AICPA Issues Accounting Guidance for PPP Loan Forgiveness

aicpa ppp

AICPA Issues Accounting Guidance for PPP Loan Forgiveness

aicpa ppp

On June 10th, the AICPA issued Technical Question and Answer (TQA) 3200.18, Borrower Accounting for a Forgivable Loan Received Under the Small Business Administration Paycheck Protection Program. This guidance has been published to address accounting matters specific to Paycheck Protection Program (PPP) loan forgiveness for nongovernmental for-profit and nonprofit entities and to provide each with alternative accounting methods.

Accounting in Accordance with US GAAP

Provided certain conditions are met, a nongovernmental entity using accounting standards in compliance with generally accepted accounting principles in the United States (US GAAP), whether for-profit or nonprofit, may account for a PPP loan as a financial liability in accordance with FASB ASC Topic 470, Debt. The liability remains until you have been legally released as the debtor, as the loan is either partially or fully forgiven, or you have fully paid off the loan. A reduction to the liability should be recorded for the amount forgiven once partial or full forgiveness occurs, and a gain on extinguishment should be recorded when you have been legally released from the repayment obligation. Interest accrues in accordance with the interest method, as outlined in ASC Subtopic 835-30, and additional interest is not imputed at a market rate.

Alternatively, business entities may, providing certain criteria are met, use the guidance in one of two Accounting Standards Codification (ASC) subtopics: ASC Subtopic 958-605 or ASC Subtopic 450-30. Nonprofits foregoing adherence to ASC 470 should account for such PPP loans as a conditional contribution in accordance with ASC Subtopic 958-605. We have summarized both ASC models below.

Accounting for Contributions (ASC 958-605) – In general, this model applies to nonprofits when recording contributions. When appropriate, however, for-profit entities may apply this model by analogy. If the contribution is conditional, it is not recognized until the conditions are either explicitly waived or substantially met. So, under this model, the PPP loan would initially be recorded as a refundable advance, followed by a reduction to the refundable advance. Once the conditions have been substantially met or have been explicitly waived, recognition of the contribution occurs.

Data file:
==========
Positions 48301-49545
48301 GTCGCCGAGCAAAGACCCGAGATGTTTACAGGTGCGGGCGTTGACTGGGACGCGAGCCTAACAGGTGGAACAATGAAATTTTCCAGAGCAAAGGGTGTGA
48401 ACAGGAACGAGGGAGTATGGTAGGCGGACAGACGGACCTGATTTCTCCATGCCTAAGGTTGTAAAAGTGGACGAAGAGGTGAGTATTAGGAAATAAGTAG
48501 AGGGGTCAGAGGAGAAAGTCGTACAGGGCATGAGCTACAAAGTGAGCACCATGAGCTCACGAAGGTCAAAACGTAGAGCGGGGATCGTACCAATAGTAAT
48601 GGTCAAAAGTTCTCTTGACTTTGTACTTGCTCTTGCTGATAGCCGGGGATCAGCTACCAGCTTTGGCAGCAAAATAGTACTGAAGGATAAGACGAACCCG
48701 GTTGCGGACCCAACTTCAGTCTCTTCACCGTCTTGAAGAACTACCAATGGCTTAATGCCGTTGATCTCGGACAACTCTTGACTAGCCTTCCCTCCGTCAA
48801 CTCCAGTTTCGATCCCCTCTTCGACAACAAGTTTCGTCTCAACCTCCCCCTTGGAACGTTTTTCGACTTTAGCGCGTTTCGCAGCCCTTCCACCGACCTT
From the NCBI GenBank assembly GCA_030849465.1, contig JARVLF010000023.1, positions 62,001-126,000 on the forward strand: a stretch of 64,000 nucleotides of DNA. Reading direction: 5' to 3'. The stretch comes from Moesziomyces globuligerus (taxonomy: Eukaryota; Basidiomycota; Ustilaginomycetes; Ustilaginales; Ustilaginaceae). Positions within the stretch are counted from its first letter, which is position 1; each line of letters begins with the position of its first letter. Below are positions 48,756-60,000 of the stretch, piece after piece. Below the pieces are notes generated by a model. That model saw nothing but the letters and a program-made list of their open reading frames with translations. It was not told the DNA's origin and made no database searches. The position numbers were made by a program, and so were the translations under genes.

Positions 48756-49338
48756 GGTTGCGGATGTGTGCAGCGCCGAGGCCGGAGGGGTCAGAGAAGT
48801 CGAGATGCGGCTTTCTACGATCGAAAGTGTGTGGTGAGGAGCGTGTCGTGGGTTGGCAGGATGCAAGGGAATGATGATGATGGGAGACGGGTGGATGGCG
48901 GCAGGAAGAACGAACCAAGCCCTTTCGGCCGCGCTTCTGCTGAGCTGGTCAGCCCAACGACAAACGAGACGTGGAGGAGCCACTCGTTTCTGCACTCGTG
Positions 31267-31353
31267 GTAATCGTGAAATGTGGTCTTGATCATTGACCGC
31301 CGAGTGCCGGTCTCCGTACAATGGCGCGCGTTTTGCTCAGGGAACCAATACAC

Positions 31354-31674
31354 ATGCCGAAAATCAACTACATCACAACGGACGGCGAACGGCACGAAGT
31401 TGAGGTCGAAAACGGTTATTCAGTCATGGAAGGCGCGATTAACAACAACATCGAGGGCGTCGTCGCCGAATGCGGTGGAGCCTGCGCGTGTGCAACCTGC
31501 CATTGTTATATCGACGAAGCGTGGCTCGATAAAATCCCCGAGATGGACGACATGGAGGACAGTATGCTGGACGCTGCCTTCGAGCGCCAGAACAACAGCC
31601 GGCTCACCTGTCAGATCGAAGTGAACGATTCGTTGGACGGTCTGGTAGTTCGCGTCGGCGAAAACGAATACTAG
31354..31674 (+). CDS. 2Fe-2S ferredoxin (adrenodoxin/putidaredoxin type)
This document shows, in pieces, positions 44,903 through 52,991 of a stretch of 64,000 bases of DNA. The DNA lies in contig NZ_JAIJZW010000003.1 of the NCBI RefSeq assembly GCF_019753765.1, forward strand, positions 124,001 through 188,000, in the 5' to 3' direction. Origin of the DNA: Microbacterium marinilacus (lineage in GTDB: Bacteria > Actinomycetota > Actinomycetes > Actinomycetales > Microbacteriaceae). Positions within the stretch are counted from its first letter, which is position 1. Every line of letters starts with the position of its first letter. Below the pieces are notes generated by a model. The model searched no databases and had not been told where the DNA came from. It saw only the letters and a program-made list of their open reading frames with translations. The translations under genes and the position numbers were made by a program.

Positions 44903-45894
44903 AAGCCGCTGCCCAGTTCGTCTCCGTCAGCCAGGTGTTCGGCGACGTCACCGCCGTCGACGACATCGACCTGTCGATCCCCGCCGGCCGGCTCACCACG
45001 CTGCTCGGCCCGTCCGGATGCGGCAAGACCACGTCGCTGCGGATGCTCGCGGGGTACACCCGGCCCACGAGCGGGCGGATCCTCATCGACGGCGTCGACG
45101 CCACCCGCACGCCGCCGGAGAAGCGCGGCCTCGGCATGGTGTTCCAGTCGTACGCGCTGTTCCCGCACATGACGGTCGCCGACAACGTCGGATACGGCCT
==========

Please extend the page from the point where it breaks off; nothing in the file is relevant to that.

Gain Contingency Recognition (ASC 450-30) – When applying this model, a for-profit entity would initially record the proceeds as a liability, and, once all contingencies related to receipt of the loan have been met and the grant proceeds are realized (or are realizable), the earnings impact would then be recognized. 

Accounting in Accordance with IAS 

For-profit entities may elect to treat the PPP loan as a governmental grant under International Accounting Standard (IAS) 20, Accounting for Government Grants and Disclosure of Government Assistance. Provided the loan is expected to be forgiven and certain other conditions are met, the loan would be initially recorded as a deferred income liability and, on a systematic basis – over the periods in which the entity recognizes related expenses – reduced either by offsetting the related expenses or as a separate heading under “other income”.

Regardless of the chosen model, the AICPA has advised all entities with material PPP loans to ensure adequate disclosure of their related accounting policies in their financial statements, including disclosure of the related impact of the chosen method on your financial statements. Additional AICPA resources on accounting for PPP loans may be found on the AICPA’s website.

Contact ARB

At ARB, it’s our goal to keep our clients equipped with the best financial and tax resources, services, and guidance. We’re here to help our clients through every stage of financial need, which includes times of business growth and times of economic uncertainty. Please contact us if you have any questions, or visit our COVID-19 Financial Resource and Tax Center for additional information on related matters.


by Jason LeBlanc, CPA



More Insights on